Where 2.0

June 24th, 2005

wherelogo.gifDamon, Jon and I will present Project PlaceSite and discuss wi-fi cafe fun in San Francisco next week at Where 2.0, O’Reilly’s new conference about location-aware tech.

If you’re there, come say hi.

Wi-Fi Cafes in the News: Look Again

June 12th, 2005

A bizarre media storm has gathered around wireless Internet cafes. Project PlaceSite and I have benefited. But this all deserves a closer look.

Tomorrow’s New York Times quotes me in an article by Glenn Fleishman. My words appeared in a Seattle Post-Intelligencer piece last week. On May 30 a Financial Times article about wi-fi in cafes mentioned “zombie effect” [definition here], a term we invented to explain some of the reasoning behind PlaceSite. All this mainstream coverage followed Web buzz about an entry by Glenn on his Wi-Fi Networking News weblog. The entry announced that a Seattle cafe had tried turning off wi-fi on the weekends.

I’m thankful for the PlaceSite publicity but for the record: each of my partners, Damon McCormick and Jon Snydal, contributed to this project at least as much as I did. Professor Marti Hearst served a critical role as our project advisor.

A problem with the coverage: The Financial Times article strongly implies a trend in cafes across the country that involves reduction or removal of wi-fi access. But the opposite is true, at least in Seattle and San Francisco: wi-fi is becoming more ubiquitous in cafes. The article cites just three cafes — one in Seattle and two in San Francisco — that have limited their wi-fi access. But hundreds of cafes in these cities offer wi-fi service, and more cafes add wi-fi every month.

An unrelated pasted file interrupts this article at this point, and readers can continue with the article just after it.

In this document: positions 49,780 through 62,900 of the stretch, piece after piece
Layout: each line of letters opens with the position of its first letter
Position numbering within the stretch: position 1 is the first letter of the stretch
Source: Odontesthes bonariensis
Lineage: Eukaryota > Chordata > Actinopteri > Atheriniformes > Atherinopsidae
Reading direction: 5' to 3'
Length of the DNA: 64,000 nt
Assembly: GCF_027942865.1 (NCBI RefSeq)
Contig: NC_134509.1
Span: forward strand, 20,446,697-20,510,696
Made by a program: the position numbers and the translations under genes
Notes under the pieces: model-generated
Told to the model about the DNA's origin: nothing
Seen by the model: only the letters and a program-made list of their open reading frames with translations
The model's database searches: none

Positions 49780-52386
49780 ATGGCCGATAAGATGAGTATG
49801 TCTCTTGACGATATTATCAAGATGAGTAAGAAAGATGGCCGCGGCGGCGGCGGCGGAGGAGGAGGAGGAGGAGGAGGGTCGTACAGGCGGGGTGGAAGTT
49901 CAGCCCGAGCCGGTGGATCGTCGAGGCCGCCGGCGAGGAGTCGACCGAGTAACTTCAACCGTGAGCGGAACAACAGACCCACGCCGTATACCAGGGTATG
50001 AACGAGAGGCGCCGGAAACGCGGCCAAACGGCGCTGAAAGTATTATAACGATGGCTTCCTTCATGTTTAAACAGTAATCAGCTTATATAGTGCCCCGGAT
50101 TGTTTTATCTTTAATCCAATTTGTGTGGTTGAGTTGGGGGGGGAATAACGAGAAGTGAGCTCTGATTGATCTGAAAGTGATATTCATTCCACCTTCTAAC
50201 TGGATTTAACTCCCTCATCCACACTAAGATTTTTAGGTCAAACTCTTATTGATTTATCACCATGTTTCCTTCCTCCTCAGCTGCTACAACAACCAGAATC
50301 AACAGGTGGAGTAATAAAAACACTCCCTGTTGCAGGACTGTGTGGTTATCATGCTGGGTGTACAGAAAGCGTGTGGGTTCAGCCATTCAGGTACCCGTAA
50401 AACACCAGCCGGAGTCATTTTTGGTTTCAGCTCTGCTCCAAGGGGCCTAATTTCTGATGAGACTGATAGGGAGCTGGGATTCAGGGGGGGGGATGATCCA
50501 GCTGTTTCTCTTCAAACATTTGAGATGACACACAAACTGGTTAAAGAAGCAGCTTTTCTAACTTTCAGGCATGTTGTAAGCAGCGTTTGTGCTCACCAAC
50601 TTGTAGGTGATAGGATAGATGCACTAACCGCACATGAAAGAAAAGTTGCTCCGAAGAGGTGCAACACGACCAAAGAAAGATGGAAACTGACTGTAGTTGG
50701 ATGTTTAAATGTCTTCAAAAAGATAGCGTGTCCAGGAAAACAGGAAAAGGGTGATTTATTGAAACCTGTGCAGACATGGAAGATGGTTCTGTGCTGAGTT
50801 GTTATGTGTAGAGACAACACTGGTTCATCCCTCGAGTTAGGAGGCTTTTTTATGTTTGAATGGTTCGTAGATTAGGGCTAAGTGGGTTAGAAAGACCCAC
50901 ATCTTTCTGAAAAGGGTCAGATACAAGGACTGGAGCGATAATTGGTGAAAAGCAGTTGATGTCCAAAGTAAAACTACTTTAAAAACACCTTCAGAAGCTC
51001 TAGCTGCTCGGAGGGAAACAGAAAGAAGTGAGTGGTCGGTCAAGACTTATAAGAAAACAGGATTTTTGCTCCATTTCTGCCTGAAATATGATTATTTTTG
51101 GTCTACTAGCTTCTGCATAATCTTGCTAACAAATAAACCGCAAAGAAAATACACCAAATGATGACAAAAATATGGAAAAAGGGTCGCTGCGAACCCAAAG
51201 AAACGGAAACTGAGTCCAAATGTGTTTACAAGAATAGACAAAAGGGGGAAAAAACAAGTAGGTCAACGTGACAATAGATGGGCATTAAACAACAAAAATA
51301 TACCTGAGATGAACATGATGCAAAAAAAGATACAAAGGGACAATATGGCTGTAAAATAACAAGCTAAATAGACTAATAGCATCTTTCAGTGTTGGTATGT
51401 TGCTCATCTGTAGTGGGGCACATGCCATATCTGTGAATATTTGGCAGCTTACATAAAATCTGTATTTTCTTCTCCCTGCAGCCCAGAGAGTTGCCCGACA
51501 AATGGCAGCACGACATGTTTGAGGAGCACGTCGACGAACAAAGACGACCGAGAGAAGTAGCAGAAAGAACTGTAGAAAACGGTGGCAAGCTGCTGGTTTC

I see no evidence of a new trend: both of the San Francisco cafes in question have been experimenting with limited access for more than a year.

The other articles, particularly the New York Times piece, were more balanced and better informed about this. But I sense a media snowball effect that might trigger an avalanche of inaccurate coverage.

A warning to reporters: consider the numbers here, so you don’t mistake aberrant behavior for what’s clearly the norm.

Improve Your Mac’s Legibility in Sunlight

June 12th, 2005

With a single keystroke in OSX, you can invert your laptop’s screen and turn it black-and-white. That improves the legibility of things that are hard to see in brightly-lit environments. Repeat the keystroke and you’re back to normal.

Here’s the key combination:


Bonus: now you can freak out your Mac-using friends who haven’t heard of this feature, but who let you near their keyboards.

“Brand New Flashmob Opera”

June 8th, 2005

There’s a new opera about flash mobs on the BBC. Please someone, send me a rip of this.